To test the impact of some of the model assumptions, a comparison is made with an analysis without truncating the time between symptom onset and hospitalisation or diagnosis and wider time intervals ( x i 1 , x i + 1 ) . Results are presented in Figure A6 and Figure A8, and are very similar to the once presented here. It was also investigated whether or not there a difference between neonati (with virtually no symptoms, but diagnosed at the time of birth or at the time of the mothers testing prior to labour) and other children. For all children <20 years of age, we found a median time from symptom onset to hospitalization and diagnosis to be 1 and 1.6 days, respectively. If we only consider children >0 years of age, a small increase is found (1.5 (0.5–3.4) days for time to hospitalization and 1.8 (0.7–3.7) for time to diagnosis).

3.2. Length of Stay in Hospital

A summary of the estimated LoS in hospital and ICU is presented in Table 2 and Figure 1 based on the lognormal distribution. The lognormal distribution has a slightly smaller BIC value as compared to the Weibull distribution for the LoS in hospital (76,928 for Weibull and 76,865 for lognormal) and for the LoS in ICU (7341 for Weibull and 7312 for lognormal).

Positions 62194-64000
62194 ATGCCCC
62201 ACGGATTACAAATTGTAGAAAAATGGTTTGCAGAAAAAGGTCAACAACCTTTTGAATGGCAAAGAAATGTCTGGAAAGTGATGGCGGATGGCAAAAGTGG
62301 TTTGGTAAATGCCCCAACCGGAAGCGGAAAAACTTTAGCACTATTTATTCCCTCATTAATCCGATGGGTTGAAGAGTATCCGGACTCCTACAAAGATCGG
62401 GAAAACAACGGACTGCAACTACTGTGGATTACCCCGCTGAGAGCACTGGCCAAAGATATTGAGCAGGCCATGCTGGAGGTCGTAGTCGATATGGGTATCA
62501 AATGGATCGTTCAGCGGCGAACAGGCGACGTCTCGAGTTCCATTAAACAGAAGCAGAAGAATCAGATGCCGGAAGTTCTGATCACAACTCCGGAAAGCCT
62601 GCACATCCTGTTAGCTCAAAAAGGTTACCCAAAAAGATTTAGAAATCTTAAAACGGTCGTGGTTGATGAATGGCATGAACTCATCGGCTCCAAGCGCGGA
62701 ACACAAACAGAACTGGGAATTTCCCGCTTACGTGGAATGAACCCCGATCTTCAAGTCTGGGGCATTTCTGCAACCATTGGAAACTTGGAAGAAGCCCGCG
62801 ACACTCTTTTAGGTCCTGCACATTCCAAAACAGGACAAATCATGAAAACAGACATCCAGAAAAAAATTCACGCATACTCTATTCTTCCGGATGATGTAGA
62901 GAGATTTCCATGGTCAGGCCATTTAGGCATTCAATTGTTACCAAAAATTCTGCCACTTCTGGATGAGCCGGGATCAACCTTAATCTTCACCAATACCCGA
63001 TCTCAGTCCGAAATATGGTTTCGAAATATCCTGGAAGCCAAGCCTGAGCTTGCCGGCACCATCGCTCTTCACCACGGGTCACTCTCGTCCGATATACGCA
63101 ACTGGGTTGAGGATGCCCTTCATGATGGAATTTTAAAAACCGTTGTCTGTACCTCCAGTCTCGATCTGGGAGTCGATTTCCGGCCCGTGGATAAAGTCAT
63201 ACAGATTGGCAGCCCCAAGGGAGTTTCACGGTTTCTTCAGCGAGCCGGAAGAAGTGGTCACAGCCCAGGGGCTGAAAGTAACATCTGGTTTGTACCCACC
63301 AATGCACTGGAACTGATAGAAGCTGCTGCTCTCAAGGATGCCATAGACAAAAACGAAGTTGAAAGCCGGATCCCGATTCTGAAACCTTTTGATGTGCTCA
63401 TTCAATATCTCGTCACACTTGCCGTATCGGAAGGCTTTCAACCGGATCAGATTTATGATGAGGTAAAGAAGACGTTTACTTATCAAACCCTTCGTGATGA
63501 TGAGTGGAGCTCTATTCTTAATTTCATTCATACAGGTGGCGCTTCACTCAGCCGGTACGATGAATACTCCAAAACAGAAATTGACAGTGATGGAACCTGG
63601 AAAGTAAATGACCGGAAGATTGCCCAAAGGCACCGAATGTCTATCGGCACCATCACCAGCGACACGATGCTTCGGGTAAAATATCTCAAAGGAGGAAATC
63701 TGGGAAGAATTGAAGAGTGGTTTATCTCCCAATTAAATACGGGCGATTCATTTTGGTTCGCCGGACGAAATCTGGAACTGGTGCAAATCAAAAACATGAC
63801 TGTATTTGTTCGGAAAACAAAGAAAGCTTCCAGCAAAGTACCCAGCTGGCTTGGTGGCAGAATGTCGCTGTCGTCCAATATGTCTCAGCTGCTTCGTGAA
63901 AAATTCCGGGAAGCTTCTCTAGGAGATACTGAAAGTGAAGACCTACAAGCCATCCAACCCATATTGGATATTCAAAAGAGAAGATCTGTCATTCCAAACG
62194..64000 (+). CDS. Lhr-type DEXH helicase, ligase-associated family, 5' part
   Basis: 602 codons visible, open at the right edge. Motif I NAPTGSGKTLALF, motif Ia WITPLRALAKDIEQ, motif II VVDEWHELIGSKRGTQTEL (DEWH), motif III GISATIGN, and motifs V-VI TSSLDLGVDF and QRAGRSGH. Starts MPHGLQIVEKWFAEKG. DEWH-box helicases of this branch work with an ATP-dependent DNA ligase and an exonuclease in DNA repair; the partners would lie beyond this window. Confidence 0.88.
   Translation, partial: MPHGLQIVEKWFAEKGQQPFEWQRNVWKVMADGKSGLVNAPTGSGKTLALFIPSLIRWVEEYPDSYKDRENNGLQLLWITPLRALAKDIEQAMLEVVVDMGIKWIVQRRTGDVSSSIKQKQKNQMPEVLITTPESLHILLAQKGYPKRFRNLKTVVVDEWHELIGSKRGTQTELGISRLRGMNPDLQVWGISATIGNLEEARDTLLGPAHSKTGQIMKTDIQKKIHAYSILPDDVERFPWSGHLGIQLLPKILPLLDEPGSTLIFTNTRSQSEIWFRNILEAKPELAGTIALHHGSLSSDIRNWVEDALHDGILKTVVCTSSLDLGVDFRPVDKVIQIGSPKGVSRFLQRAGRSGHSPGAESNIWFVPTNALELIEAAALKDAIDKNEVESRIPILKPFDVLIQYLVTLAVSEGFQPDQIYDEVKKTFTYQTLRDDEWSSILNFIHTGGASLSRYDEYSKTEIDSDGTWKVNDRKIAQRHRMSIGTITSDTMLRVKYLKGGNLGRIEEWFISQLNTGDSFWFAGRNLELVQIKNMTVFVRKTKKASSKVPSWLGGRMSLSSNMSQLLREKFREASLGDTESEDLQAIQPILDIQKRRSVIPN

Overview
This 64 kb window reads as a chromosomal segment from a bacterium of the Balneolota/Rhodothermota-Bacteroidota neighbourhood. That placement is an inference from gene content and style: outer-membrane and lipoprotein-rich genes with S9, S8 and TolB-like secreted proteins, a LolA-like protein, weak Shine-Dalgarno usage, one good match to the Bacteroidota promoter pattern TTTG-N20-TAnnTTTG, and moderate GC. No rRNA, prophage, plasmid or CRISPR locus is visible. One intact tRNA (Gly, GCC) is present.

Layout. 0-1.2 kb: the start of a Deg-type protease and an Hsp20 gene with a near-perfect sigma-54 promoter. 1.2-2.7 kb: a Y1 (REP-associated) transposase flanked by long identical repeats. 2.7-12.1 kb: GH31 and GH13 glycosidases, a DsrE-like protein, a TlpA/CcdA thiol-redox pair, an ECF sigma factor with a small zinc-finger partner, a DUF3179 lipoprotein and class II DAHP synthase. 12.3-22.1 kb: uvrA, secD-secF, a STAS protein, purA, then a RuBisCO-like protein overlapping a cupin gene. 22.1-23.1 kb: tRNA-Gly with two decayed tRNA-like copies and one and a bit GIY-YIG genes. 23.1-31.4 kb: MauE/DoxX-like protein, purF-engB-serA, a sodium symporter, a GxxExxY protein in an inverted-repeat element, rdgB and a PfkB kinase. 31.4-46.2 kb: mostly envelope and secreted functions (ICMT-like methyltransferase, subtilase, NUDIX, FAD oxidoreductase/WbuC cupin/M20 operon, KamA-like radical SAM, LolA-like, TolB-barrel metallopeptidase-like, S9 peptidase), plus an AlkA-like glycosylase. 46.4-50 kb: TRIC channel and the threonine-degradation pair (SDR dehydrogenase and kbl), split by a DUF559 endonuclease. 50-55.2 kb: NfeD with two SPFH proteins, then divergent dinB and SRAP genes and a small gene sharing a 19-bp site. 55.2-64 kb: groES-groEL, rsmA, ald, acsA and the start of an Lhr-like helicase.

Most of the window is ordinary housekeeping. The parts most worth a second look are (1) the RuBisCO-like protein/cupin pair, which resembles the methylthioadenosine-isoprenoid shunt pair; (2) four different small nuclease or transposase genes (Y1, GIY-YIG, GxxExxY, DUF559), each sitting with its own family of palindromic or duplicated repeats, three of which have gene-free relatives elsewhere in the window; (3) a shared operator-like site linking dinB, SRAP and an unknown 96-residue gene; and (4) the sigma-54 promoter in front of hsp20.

The median LoS in hospital is close to 3 days in the youngest age group, but 25 % of these patients stay longer than 5.5 ( 8.6 ) days in hospital for females (males), and 5 % stay longer than 13 (14) days for females (males). The LoS increases with age, with a median LoS of around 5.4 ( 5.9 ) days for females (males) in the working age group. A quarter of the patients in age group 20–60 stay longer than 10 days and 5 % stays longer than 24 days. This increases for patients above 60 years of age, with a median LoS of around 8.6 (9.4) days for female (male) patients in the senior population group and 9.4 (10.3) days for female (male) patients in the elderly group. A large proportion of the elderly patients stay much longer in hospital. A quarter of these patients stay longer than 15.7–17.4 days for patients in the ageing group and longer than 17.3–19 days for the elderly. Some very long hospital stays are observed in these age groups, with 5 % of the LoS being longer than 38 (41) days for females (males) in the ageing group, and 42 (46) days in the elderly. No significant difference is found for patients coming from nursing homes. Over the course of the first wave, the LoS has slightly decreased, with a decrease in median LoS of around 2 days from the first period to later periods. Note that this result is corrected for possible bias of prolonged lengths of stay being less probable for more recently admitted patients.